Visitation by Certain Non-Parents—Who can request visitation and with what stipulations?

Under ILCS 602.9 a grandparent, great-grandparent, sibling or step-parent can request visitation and electronic communication with a minor child. A sibling under this statue is list as, “ a brother or sister either or the whole blood or the half blood, stepbrother, or stepsister of the minor child.   In order to obtain visitation rights, a person must bring an action in the circuit court by a petition or may file a petition if another proceeding is pending, such as a divorce or parentage case. Parties cannot bring an action  if the minor child has been adopted by a non-related party or who has been voluntarily surrendered by the parent or parents of the minor child and if a minor child is adopted after an Order is entered, the visitation Order then becomes void upon adoption.

 

A petition for visitation may only be filed under this Section if there has been an unreasonable denial of visitation by a parent and the denial has caused the child undue mental, physical, or emotional harm.  There is also a rebuttable presumption that  fit parent’s actions and decisions regarding grandparent, great-grandparent, sibling, or step-parent visitation are not harmful to the child’s mental, physical, or emotional health.  The burden is on the party filing a petition under this Section to prove that the parent’s actions and decisions regarding visitation will cause undue harm to the child’s mental, physical, or emotional health.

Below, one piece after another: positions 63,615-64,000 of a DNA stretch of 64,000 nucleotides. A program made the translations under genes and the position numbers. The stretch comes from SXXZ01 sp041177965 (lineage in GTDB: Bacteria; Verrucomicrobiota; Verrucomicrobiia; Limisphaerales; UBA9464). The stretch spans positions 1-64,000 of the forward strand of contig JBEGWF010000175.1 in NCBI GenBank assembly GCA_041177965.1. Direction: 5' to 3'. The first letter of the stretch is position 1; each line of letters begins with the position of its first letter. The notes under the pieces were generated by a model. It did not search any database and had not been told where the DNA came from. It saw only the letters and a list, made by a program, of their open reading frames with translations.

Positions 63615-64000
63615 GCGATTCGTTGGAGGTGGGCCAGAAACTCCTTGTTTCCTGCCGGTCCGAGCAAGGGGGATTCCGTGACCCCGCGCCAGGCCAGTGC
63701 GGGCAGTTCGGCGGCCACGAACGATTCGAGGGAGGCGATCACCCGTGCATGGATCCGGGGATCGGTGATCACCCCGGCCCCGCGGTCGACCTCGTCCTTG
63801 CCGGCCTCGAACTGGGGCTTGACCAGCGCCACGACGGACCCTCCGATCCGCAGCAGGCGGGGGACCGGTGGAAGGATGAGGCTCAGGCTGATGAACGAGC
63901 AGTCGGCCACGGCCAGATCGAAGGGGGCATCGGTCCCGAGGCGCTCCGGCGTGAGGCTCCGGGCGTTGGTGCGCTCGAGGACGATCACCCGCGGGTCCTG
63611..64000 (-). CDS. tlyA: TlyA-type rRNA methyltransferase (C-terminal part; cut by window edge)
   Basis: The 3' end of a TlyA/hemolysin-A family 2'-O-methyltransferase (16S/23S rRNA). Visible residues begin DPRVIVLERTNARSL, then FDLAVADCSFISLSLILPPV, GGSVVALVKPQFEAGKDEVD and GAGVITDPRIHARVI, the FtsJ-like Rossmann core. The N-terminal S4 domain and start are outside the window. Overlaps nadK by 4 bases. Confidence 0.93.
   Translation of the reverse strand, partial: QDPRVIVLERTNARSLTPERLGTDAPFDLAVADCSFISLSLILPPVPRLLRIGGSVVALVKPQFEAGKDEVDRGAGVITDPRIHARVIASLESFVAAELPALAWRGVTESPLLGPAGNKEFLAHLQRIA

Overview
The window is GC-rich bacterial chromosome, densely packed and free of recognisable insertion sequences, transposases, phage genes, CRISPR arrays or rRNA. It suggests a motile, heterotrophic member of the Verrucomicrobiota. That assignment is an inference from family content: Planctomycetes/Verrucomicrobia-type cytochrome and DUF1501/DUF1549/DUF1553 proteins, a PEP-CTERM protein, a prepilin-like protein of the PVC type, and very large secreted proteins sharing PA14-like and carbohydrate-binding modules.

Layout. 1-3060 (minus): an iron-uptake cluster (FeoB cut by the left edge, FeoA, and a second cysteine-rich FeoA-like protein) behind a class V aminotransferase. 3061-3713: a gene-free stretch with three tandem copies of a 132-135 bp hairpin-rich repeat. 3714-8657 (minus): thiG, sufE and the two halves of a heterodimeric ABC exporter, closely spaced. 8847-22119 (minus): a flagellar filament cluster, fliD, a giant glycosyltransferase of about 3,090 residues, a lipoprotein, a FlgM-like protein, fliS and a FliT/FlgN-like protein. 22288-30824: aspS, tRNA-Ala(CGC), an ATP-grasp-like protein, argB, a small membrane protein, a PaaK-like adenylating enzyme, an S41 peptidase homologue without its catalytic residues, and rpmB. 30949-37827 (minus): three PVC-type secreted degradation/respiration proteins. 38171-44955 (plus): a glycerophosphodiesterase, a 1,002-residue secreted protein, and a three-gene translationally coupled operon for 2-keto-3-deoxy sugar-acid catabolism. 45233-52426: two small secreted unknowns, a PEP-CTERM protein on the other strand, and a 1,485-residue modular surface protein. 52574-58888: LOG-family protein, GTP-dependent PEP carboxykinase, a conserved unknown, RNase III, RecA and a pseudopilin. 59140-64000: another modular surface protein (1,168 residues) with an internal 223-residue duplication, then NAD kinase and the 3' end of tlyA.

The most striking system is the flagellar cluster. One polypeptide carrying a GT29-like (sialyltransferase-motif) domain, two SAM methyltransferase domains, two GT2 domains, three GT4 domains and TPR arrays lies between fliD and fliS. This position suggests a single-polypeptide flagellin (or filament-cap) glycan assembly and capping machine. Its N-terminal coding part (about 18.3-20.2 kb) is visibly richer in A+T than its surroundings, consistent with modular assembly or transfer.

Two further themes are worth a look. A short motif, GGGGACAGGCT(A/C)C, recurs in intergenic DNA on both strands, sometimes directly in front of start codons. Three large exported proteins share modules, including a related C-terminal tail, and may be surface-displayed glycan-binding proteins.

In determining whether to grant visitation, the court shall consider the following:

  (A) the wishes of the child, taking into account
the child’s maturity and ability to express reasoned and independent preferences as to visitation;
            (B) the mental and physical health of the child;
(C) the mental and physical health of the
grandparent, great-grandparent, sibling, or step-parent;
            (D) the length and quality of the prior
relationship between the child and the grandparent, great-grandparent, sibling, or step-parent;
            (E) the good faith of the party in filing the
petition;
            (F) the good faith of the person denying
visitation;
            (G) the quantity of the visitation time requested
and the potential adverse impact that visitation would have on the child’s customary activities;
            (H) any other fact that establishes that the loss
of the relationship between the petitioner and the child is likely to unduly harm the child’s mental, physical, or emotional health; and
            (I) whether visitation can be structured in a way
to minimize the child’s exposure to conflicts between the adults.

 

To read the full statute and the other possible ways a grandparent, great-grandparent, sibling or step-parent may properly petition for visitation please click here:http://www.ilga.gov/legislation/ilcs/documents/075000050K602.9.htm

(750 ILCS 5/602.9) Sec. 602.9. Visitation by certain non-parents. (a) As used in this Section: (1) “electronic communication” means time that a

 

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